All you need to know about the MA Innovative Fashion Production course
We spoke with Ella Sharp-Mitchell, course leader of MA Innovative Fashion, for a detailed look at what prospective students can expect through the duration of the course.
Who does the course cater to?
The MA Innovative Fashion Production course enables graduates with a range of skills from design and product development to buying and merchandising to fully understand the impact of their existing knowledge on manufacturing within short lead times. The aim is to give a practical insight into how production impacts all aspects of fashion. It can help graduates enhance a specialism, for example within a product development team or give a grounding in production for those interested in launching their own brand. If you want to pursue further study at PhD level, there is also the opportunity to research sourcing, supply chain and sustainability in production as a preparation for an academic career.
Which modules can students expect to study?
- Business Models and Fashion Production: Working in teams with a production unit managing the practical process of preparing a physical garment sample before manufacture. Analysing this process in the wider context of the fashion industry.
- Innovation in Production Technologies: An opportunity for students to research into their own area of interest and compare their findings with how the fashion industry is changing, what is happening now, and ask if current practices will change in the near future, and how.
- Collaborative Challenge: a College-wide unit where students have the opportunity to work with those on different courses to an industry brief.
- Research Proposal: An academic unit where you will learn how to prepare your Masters project from an academic perspective. You can learn about different research methods, theories and devise your own research proposal for Stage 3.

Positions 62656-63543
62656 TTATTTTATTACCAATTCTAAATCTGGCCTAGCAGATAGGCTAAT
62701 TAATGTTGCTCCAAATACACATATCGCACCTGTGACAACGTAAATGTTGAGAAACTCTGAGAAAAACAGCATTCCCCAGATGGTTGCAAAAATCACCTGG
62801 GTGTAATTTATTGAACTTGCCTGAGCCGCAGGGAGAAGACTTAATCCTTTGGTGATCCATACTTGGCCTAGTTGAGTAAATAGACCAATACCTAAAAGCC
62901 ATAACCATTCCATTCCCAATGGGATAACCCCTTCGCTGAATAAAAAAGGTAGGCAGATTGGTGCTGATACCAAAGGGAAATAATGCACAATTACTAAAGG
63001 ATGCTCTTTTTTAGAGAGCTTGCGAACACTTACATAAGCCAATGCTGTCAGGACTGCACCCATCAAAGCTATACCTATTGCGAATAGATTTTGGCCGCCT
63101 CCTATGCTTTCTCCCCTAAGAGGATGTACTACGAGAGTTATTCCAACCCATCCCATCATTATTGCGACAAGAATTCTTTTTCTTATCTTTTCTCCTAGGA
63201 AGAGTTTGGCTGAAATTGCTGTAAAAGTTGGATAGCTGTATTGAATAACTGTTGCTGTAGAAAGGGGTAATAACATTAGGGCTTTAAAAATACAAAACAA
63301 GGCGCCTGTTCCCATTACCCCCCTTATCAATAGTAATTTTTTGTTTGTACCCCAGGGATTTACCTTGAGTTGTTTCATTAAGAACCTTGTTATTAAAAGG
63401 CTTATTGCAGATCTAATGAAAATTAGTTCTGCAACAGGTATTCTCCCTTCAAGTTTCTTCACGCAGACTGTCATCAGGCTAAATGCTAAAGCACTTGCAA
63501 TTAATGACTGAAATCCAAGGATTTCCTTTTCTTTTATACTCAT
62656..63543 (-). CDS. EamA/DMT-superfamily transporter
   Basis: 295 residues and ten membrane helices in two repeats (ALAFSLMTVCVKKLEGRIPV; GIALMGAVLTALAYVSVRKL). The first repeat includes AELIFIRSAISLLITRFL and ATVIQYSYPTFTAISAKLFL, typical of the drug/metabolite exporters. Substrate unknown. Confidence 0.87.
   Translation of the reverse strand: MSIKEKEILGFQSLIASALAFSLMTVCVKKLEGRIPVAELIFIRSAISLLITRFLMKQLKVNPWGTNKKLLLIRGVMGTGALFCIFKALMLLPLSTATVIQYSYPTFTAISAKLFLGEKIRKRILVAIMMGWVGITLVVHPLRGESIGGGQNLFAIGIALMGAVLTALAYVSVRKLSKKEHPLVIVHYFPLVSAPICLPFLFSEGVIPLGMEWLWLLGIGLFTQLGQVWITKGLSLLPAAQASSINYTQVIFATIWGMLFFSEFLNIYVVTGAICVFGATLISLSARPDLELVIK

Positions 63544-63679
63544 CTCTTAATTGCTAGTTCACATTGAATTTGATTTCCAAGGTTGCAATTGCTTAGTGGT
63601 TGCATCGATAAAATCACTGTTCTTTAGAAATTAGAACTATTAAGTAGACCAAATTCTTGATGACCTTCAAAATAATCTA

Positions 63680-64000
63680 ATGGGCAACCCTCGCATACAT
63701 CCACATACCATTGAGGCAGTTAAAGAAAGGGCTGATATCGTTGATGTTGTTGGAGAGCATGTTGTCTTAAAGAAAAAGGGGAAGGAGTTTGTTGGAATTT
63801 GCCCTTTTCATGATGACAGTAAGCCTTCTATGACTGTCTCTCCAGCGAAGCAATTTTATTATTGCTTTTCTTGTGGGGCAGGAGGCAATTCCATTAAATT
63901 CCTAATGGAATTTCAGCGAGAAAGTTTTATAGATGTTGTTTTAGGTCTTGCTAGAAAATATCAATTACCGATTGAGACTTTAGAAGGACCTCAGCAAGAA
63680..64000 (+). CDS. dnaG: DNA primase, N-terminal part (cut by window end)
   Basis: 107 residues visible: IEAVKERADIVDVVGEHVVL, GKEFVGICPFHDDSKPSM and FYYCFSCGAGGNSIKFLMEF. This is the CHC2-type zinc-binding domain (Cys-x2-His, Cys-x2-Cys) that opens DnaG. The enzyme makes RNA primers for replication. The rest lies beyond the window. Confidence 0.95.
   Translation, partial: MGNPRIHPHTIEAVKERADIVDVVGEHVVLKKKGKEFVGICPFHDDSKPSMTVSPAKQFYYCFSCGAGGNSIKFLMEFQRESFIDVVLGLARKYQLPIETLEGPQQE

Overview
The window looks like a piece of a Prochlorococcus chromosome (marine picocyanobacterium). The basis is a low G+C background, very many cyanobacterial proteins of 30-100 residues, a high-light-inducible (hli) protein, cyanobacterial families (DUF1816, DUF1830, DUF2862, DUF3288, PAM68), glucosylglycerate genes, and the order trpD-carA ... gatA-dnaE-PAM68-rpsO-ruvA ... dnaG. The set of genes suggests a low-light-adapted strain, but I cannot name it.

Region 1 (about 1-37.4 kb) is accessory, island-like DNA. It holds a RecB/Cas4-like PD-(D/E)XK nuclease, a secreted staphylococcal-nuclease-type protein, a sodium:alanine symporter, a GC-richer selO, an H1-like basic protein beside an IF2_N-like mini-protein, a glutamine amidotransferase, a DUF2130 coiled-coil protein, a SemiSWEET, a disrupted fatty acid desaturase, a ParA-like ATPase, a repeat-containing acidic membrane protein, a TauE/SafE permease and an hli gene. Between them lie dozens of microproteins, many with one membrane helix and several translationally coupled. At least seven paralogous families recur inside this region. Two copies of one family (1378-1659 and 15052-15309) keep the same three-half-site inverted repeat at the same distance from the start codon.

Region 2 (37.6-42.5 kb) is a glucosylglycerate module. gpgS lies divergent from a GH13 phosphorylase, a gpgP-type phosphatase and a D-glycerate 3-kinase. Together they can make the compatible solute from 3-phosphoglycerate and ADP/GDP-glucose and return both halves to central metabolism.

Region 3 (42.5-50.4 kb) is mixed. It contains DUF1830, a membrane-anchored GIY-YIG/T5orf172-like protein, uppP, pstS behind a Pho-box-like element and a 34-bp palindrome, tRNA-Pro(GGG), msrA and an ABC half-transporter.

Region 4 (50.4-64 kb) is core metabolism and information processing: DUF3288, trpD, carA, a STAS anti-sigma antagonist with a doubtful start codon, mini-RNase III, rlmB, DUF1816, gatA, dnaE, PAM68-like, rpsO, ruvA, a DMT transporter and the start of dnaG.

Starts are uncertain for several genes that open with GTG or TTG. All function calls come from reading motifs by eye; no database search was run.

- Connecting Production to the Consumer: Working in teams create a capsule collection with each member being responsible for the sampling process, including delivering the sample to a set deadline and price point, sourcing materials and components, managing internal and external decision making and manufacturing.
- Masters project: This is negotiated with the academic team and can range from a business model to creating a range of garments. Projects can also take the form of a purely digital response to fashion, such as an app or a Product Lifecycle Analysis tool.
What career options are open to prospective students after graduating?
Graduates from the previous fashion production course run by this team are currently working as Production co-ordinators & Production Assistants, these roles lead onto Production Managers. They are employed primarily in London but work globally with manufacturers in China, Portugal and Italy. Many work across menswear, womenswear and footwear. Others are more entrepreneurial and have launched their own circular business model apps, and collaborate with technical experts and winning business competitions to develop their ideas.
Do you have any personal highlights of the course as its leader?
The collaboration between the students, sharing their knowledge and skills to deliver in real-time samples was great. I also enjoyed working with the professional production unit, Making for Change which is within the college and acts as a safe environment for students to learn about the practicalities of manufacturing as well as fashion's responsibility to society. The diversity of student interests and projects, one size does not fit all and the course specialises in student-focused learning is a highlight too. The course is about the practical delivery of sustainable and technological innovation either in the near or mid future as well as discussing long term changes in digital and physical fashion production.